Daniel RomoPateamine A (PatA), a natural product first isolated from marine sponges seems to have attracted significant attention as a potential anti-cancer agent. Also, presently a latest activity by researchers from Texas University and Johns Hopkins University has been found for it which may reveal yet another anti-cancer mechanism.

Messenger RNA (mRNA), as its name indicates is known to copy messages from genes on DNA. Moreover, it could possibly make use of these messages in order to produce proteins. It was believed that the human body functions well only with the right types and amount of proteins.

Therefore, what happens when mRNA gets damaged? Will the wrong proteins produced by the wrong messages carried by mRNA damage a person’s body? Daniel Romo, a Texas A&M chemistry professor claimed that people may no longer need to worry, it’s under close watch and PatA has been found to reduce one such surveillance mechanism called NMD.

NMD stands for nonsense-mediated mRNA decay, an important mechanism inside the cell to degrade damaged and not completely functional mRNA. NMD appears to keep a watch inside the body 24 hours a day, and whenever damaged mRNA is found, NMD may attach a ‘bad-mRNA’ tag on it and sends for an army in order to destroy it. However, with cancer cells, inhibition of NMD could perhaps be desirable.

Romo further said that, “Tumor cells are more actively producing new proteins than normal cells, so tumor cells are hundreds if not thousands of times more vulnerable to a derivative of PatA called desmethyl, desamino-PatA (DMDAPatA) ’s inhibition of protein synthesis, which makes DMDAPatA a good candidate as an anti-cancer agent.”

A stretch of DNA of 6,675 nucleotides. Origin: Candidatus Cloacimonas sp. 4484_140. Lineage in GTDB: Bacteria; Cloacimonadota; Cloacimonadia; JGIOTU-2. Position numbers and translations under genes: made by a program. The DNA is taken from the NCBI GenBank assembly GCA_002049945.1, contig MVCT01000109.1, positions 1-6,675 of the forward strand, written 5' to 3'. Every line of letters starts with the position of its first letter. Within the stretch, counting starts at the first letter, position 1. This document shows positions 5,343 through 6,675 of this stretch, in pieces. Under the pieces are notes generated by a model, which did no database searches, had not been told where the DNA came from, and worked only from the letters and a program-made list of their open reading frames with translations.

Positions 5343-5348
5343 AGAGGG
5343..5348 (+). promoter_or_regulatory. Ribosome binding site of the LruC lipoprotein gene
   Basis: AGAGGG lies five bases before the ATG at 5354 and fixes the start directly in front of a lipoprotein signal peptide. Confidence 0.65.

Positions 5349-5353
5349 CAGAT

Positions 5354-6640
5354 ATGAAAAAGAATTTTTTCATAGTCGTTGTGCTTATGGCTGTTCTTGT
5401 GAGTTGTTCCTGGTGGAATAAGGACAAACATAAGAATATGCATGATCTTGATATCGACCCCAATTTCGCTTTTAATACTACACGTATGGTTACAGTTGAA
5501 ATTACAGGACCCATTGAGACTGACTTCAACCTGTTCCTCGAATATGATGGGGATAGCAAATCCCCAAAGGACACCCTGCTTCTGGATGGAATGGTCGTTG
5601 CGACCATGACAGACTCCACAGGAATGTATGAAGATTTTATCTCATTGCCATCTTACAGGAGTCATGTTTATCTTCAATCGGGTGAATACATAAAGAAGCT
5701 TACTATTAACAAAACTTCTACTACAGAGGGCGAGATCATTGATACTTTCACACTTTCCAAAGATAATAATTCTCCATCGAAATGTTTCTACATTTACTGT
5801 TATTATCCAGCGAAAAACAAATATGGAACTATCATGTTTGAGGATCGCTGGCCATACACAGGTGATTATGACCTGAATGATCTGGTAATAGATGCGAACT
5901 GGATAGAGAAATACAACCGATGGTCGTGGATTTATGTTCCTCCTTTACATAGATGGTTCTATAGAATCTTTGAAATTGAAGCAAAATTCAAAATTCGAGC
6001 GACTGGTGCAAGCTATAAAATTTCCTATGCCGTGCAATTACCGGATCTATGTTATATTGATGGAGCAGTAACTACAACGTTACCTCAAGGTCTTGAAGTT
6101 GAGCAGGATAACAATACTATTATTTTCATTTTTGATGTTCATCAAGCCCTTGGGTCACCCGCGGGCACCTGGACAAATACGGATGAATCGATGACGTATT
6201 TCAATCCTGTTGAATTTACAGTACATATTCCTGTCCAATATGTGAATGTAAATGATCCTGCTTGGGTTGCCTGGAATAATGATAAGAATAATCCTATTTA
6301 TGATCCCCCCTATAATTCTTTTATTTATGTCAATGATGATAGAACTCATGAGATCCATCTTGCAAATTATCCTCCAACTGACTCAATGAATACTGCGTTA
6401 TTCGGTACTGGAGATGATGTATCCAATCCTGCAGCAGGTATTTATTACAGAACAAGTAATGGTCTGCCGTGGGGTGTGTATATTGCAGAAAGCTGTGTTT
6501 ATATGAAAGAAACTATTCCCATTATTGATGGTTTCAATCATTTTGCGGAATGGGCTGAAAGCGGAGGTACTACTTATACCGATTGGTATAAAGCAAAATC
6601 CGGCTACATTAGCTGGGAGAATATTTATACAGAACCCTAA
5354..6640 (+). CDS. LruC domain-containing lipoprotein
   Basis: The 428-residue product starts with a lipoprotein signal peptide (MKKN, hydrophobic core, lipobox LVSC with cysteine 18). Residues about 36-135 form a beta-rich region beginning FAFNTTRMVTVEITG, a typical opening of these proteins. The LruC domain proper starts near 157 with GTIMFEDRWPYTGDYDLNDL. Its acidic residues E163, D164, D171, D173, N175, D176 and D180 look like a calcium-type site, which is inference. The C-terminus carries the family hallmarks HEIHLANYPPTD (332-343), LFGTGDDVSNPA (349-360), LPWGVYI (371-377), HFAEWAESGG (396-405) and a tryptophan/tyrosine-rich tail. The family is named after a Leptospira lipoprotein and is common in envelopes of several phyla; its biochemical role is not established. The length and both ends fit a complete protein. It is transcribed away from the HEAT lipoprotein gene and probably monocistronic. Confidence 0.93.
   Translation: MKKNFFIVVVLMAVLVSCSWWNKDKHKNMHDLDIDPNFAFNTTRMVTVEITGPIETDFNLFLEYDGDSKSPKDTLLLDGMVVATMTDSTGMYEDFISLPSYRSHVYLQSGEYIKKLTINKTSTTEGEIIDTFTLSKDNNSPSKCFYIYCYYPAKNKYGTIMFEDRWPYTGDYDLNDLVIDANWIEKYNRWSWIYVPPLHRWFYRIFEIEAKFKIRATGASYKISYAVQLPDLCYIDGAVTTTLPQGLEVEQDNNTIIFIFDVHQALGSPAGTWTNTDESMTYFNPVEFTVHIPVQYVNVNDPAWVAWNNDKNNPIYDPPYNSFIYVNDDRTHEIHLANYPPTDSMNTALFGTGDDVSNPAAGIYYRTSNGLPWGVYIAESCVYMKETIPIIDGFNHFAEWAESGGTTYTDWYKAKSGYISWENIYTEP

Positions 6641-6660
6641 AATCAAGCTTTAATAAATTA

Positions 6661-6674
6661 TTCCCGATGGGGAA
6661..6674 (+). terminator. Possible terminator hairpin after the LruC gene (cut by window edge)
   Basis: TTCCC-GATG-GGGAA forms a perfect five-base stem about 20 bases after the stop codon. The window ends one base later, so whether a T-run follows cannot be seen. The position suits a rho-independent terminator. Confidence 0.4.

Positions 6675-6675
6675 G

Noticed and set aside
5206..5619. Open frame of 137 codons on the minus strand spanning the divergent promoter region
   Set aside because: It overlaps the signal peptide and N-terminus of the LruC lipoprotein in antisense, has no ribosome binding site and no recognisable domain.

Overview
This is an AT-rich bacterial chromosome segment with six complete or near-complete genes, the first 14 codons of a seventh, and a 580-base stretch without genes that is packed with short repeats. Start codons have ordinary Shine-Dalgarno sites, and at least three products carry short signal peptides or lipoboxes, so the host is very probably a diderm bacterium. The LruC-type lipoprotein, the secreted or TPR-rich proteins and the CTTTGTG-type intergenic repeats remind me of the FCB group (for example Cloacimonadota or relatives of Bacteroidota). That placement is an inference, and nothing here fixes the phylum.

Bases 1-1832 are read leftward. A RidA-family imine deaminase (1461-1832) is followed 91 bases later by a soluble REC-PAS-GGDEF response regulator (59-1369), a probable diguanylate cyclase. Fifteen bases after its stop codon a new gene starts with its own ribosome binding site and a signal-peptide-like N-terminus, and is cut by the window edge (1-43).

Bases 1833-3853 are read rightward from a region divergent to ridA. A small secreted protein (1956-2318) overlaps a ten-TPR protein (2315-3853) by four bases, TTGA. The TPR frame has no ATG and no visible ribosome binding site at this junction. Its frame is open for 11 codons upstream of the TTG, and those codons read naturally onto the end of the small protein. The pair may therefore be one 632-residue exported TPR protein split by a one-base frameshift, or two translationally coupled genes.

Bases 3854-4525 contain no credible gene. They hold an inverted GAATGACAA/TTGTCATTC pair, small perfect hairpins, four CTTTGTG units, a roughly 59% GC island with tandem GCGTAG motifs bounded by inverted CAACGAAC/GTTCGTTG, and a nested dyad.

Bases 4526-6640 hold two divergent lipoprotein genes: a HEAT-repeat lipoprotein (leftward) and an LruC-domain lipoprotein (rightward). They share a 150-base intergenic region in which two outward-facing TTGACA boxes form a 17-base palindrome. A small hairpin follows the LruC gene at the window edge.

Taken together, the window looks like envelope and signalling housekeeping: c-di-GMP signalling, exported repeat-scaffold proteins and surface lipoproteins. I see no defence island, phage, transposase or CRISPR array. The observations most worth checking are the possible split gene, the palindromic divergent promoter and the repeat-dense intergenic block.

“DMDAPatA is structurally simpler than PatA but exhibits similar activity in inhibiting NMD and protein synthesis. It has been patented by Texas A&M, evaluated by two pharmaceutical companies, and continues to be evaluated as a potential anti-cancer agent for both human and animal (pet) applications,” he continues.

Supposedly, Romo began his work on PatA’s synthesis more than a decade ago. In the year 1998, the researchers were believed to have achieved the first laboratory synthesis of PatA. Moreover, in the year 2005, with the help of a PatA conjugate, Romo’s collaborator, professor Jun O. Liu at Johns Hopkins, found that PatA seems to inhibit the beginning phase of protein synthesis, which gives PatA the potential to fight cancer.

The findings of the research revealed that PatA and a simplified, easier to synthesize DMDAPatA seem to inhibit NMD. This could possibly contribute to the apoptosis (suicide) of tumor cells.

The findings of the research have been published in the Journal of Biological Chemistry.